- Change of life and daily routines: During pregnancy constipation is normal as happens to some people when they travel.
- Intestinal problems: such as the irritable bowel syndrome or the presence of polyps.
- Some diseases: certain pathologies such as diabetes, hypothyroidism and lupus may also cause constipation.
Symptoms of stool incontinence
Symptoms may be of different severity so it is very important to see a specialist in case of onset of any of them.
- Stain or dirty underwear.
- Not getting to the toilet on time.
- Involuntary loss of gases, liquid stools and solid stools.
Types of stool incontinence
- Urgency incontinence, takes place when you feel that the rectal area is full and you have to run to get to the toilet on time.
- Gas incontinence, the patient has the feeling that it is full but the sensitive mechanism of that area does not work properly and cannot tell whether it is gas or stools.
- Passive incontinence, people suffering from it do not feel the need to go to the toilet because the brain has not notified the urgency and therefore stools exit without them being aware of it.
- Overflow incontinence, it is normally the result of the colon blockage caused by constipation. Such blockage caused by impacted stools, blocks stools even more. Only watery stools can pass through this blockage causing losses due to the difficulty to control them.
- Double incontinence, when there is no control of rectal sphincters and no control of urine.
Causes of fecal incontinence
There are many possible causes of fecal incontinence. Most of them are related to an injury or poor functioning of nerves and muscles controlling the movements of our intestines. Some of the causes are:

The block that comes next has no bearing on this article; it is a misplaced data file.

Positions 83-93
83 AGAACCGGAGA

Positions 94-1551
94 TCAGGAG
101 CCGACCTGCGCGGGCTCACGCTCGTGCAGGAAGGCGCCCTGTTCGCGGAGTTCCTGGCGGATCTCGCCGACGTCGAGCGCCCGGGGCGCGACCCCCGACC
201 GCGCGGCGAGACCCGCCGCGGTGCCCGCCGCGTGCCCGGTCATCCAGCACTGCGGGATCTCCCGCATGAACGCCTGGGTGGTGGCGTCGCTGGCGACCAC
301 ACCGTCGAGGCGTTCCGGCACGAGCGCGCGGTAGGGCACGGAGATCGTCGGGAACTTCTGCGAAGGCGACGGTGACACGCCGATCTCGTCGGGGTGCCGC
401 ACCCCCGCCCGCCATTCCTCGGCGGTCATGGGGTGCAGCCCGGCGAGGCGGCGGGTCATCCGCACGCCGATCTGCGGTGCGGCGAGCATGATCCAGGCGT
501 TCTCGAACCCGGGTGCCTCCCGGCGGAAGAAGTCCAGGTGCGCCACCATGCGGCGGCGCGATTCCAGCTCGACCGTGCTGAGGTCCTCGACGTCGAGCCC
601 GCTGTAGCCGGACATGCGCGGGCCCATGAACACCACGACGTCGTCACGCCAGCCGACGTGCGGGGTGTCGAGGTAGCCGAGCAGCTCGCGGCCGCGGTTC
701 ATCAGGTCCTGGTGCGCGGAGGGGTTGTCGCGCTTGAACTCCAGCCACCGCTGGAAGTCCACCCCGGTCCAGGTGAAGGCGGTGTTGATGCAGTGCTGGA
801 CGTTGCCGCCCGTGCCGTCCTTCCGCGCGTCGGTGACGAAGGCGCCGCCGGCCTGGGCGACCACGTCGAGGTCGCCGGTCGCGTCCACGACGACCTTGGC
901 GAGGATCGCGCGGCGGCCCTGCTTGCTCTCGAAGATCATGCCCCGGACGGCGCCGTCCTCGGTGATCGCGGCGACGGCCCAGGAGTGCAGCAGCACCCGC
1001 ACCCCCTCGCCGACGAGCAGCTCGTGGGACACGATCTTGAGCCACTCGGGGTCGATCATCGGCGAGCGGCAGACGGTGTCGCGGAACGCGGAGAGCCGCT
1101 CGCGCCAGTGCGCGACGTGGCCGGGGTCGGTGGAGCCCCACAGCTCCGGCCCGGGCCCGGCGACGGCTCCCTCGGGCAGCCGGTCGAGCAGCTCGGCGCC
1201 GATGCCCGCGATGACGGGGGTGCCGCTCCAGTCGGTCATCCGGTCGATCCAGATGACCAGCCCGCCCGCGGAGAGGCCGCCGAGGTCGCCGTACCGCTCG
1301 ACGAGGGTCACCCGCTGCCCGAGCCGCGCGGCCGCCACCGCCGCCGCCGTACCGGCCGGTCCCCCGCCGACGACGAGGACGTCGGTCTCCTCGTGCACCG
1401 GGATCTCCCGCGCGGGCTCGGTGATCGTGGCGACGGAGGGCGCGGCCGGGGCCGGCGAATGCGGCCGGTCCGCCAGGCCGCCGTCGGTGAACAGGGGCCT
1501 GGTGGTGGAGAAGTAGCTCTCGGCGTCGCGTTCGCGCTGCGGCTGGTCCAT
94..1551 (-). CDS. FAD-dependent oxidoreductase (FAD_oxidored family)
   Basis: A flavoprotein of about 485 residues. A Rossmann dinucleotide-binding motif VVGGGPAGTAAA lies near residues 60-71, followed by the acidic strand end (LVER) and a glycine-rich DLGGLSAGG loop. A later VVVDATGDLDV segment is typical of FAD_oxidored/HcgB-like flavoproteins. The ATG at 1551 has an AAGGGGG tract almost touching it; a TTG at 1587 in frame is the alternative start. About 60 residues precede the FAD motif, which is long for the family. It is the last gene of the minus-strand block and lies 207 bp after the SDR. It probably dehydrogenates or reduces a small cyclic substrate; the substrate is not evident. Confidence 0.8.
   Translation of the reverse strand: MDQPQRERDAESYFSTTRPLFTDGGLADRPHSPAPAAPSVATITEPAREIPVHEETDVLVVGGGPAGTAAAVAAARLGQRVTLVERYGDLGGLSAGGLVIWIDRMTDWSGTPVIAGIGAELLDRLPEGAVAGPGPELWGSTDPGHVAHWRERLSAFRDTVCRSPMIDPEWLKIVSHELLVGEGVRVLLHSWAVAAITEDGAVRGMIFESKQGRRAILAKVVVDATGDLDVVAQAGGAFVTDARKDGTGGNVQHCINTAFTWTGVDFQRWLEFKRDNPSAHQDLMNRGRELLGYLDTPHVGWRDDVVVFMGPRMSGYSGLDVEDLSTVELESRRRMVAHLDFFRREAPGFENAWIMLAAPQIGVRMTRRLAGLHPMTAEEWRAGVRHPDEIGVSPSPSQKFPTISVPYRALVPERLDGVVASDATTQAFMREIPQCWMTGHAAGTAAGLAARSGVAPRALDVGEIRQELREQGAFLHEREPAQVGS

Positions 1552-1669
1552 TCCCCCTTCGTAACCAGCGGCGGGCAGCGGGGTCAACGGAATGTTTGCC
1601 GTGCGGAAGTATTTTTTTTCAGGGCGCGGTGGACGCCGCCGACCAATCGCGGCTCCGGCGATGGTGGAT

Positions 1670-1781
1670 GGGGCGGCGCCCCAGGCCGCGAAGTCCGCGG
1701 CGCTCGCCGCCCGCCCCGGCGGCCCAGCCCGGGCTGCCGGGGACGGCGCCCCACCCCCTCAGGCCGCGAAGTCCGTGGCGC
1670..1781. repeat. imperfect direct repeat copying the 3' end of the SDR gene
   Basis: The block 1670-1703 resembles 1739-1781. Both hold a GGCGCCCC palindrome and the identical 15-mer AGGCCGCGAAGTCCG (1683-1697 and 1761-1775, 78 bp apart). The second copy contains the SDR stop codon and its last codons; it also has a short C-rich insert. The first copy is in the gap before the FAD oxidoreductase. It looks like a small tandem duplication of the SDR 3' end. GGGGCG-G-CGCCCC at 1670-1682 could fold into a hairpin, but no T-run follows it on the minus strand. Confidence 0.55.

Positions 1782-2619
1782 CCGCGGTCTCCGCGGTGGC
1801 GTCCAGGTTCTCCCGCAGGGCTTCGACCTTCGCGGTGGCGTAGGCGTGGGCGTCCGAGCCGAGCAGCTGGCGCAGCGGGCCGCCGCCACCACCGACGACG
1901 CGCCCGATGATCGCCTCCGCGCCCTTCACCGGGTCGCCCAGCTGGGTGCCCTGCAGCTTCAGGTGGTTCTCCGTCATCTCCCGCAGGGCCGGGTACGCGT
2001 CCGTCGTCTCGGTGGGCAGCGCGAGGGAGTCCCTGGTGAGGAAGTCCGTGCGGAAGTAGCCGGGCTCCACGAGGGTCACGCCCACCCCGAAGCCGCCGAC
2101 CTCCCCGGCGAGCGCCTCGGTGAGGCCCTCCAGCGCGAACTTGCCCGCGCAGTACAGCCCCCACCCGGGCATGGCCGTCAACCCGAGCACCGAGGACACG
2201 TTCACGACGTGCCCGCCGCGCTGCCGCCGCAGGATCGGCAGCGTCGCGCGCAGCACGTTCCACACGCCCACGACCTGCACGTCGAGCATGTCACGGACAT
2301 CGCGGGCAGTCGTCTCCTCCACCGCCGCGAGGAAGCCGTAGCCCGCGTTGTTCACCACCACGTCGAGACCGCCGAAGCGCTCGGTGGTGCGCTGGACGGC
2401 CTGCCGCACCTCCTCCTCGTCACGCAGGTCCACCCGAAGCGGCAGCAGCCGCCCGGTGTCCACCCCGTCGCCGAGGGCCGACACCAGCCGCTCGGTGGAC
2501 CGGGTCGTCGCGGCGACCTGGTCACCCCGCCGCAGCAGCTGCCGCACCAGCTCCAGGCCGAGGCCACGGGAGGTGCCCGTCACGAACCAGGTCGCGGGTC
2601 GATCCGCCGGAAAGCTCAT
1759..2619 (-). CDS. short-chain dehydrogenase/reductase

- Injury of anal sphincters: one of the most common causes of this type of injuries has to do with gynecologic surgeries, vaginal deliveries or accidents.
- Digestive diseases: Patients with inflammatory bowel disease or irritable colon may suffer losses due to the urgency to excrete.
- Other diseases: Diabetes or Parkinson can also cause the loss of voluntary control of anal sphincter.
- Alterations of excretion routines: For example when laxatives are used on a continuous basis or in case of chronic diarrhea.
Diagnose of constipation and stool incontinence
Both constipation and stool incontinence are common problems affecting the quality of life of patients suffering from them However, many people feel ashamed for these problems and decide not to visit their physician specialist in the digestive system when he is the one able to help them solve it.
The professional and personalized diagnosis is essential for the treatment of these diseases. Digestive system specialists of CMED will elaborate a clinical history stating the symptoms and its medical background both of the patient and its family.
In addition to the physical examination among the different tests that may be prescribed there are:
- Abdominal Ultrasound.
- Abdominal radiology.
- Endoanal Ultrasound.
- Rectal manometry.
Treatment of constipation and stool incontinence
The specialist in the digestive system of CMED will prescribe a personalized treatment based on its clinical history, physical examination and the result of diagnostic tests.
Treatment may consist on diet and healthy habits, exercise for the strengthening of pelvic floor, instructions on the use of laxatives, medication and if necessary, surgery.